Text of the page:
Introduction: Hexagonal Picture Frame Wedding Gift

About: Electrical Engineer 3d Printing Woodworking Skate/ Snowboarding Outdoors

My only sister got married in January of 2016 so I decided to make her and my brother-in-law a hardwood picture frame as a wedding gift. This 6 month project turned into a 10 month project due to balancing work, friends, and free time. This is the largest wood project I have undertaken and certainly the most technically challenging. One of the biggest challenges was the lack of tools and budget at the time of making it.

Step 1: Design

To start with I decided to make a 3d model of the picture frame so I could get an idea for size shape and look.

This is my first time using Sketchup for a woodworking project but I was very pleased with the experience and will continue to utilize it for future projects. To start, I measured various picture frames to get the general dimensions I was after. My original idea was very flashy with contrasting wood stripes throughout. I didnt realize until seeing it on the screen that it was not what I was going for. So I changed the design until it is was to my liking.

The end design was a hexagonal frame made of maple mahogany and walnut.

Once the design was finalized on the screen I could calculate how much wood I would need to buy and take measurements for various angles and lengths.

Step 2: Materials and Tools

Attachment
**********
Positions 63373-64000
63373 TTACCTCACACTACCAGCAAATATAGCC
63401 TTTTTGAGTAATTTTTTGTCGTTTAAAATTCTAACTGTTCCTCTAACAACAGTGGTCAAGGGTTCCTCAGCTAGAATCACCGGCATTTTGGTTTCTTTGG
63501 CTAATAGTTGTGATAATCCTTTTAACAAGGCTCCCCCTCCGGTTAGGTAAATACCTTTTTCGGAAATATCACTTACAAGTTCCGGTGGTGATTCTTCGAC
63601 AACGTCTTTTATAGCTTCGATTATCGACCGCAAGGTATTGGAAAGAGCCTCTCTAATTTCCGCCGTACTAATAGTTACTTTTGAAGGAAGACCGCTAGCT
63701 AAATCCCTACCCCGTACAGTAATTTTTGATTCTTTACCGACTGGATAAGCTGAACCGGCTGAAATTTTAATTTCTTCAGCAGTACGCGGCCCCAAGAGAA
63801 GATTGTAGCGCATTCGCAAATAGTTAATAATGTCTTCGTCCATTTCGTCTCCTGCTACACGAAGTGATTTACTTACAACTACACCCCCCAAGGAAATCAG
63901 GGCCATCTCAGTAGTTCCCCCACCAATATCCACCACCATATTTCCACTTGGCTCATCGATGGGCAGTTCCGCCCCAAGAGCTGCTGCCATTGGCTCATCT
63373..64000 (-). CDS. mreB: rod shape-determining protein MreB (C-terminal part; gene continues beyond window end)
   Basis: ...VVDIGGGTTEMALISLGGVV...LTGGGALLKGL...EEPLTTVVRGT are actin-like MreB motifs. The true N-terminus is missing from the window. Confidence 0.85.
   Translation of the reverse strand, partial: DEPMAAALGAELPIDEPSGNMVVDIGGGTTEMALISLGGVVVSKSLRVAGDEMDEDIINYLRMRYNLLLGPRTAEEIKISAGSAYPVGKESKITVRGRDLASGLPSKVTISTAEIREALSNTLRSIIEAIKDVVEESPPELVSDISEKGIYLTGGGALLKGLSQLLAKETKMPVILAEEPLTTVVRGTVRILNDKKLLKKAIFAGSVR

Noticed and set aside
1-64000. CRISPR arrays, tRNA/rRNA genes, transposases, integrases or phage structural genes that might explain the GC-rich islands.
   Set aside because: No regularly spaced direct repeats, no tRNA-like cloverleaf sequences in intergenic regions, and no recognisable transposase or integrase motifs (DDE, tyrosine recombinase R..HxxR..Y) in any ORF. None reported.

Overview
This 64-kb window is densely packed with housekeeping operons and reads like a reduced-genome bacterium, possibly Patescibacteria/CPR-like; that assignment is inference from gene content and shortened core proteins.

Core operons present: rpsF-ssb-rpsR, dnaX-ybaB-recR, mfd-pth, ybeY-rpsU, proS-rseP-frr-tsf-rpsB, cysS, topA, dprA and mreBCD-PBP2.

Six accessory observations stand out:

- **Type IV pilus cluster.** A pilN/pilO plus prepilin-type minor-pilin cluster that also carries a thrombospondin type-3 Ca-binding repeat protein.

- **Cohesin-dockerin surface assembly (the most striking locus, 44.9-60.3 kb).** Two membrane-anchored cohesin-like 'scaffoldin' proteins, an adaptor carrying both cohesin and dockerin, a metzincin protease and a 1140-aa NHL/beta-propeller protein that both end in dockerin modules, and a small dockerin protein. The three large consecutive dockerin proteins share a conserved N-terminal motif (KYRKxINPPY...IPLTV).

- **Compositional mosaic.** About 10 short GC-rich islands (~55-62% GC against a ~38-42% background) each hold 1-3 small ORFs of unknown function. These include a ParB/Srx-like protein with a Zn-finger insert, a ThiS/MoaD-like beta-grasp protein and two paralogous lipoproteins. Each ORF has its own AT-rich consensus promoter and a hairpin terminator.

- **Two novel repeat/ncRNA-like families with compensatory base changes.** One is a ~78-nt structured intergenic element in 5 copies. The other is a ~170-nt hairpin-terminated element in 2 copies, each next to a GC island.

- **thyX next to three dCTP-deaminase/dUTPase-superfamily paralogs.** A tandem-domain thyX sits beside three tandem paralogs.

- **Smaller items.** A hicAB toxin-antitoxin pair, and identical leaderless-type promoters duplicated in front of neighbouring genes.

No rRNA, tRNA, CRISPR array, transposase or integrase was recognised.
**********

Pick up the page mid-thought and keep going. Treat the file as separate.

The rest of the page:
Clamps (Harbor Freight) ~$30

Mahogany Maple and Walnut (Home Depot) ~$60

Backing board


Table saw (borrowed)

Band/disc sander (Harbor Freight) ~$60

Drill (Harbor Freight) ~$40

Crosscut jig (I chose to make this)

Push stick (I chose to make this)

Wood glue (Home Depot) ~$5

Wax Paper

Miter Saw (borrowed)

String (Home Depot) ~$5

Low gloss tung oil (Home Depot) ~$10

Sketchup Free!

Sand paper 40, 80, 150, 220 grit (Home Depot) ~$10

Tape (Home Depot) ~$5

Finishing nails

Step 3: (Optional) Making Crosscut Sled and Push Stick

The push stick is for guiding wood through the table saw blade without risking your finger and was made out of a simple 3/4"mdf cut to shape using a jigsaw. Finalized with a bit of sanding and added a hole for some string to hang it.

The crosscut sled is for running wood through the table saw at a 90 degree angle from ordinary. It was made using scrap pieces of cabinetry that were extremely thick and squared on all edges. I followed various Youtube videos on making a DIY crosscut sled. I wasnt looking for something exceptional here as the table saw is borrowed and I dont foresee using it much for crosscuts.

Step 4: Cutting the Boards Down

Using the table saw and fence I cut down each board to the widths in my 3D model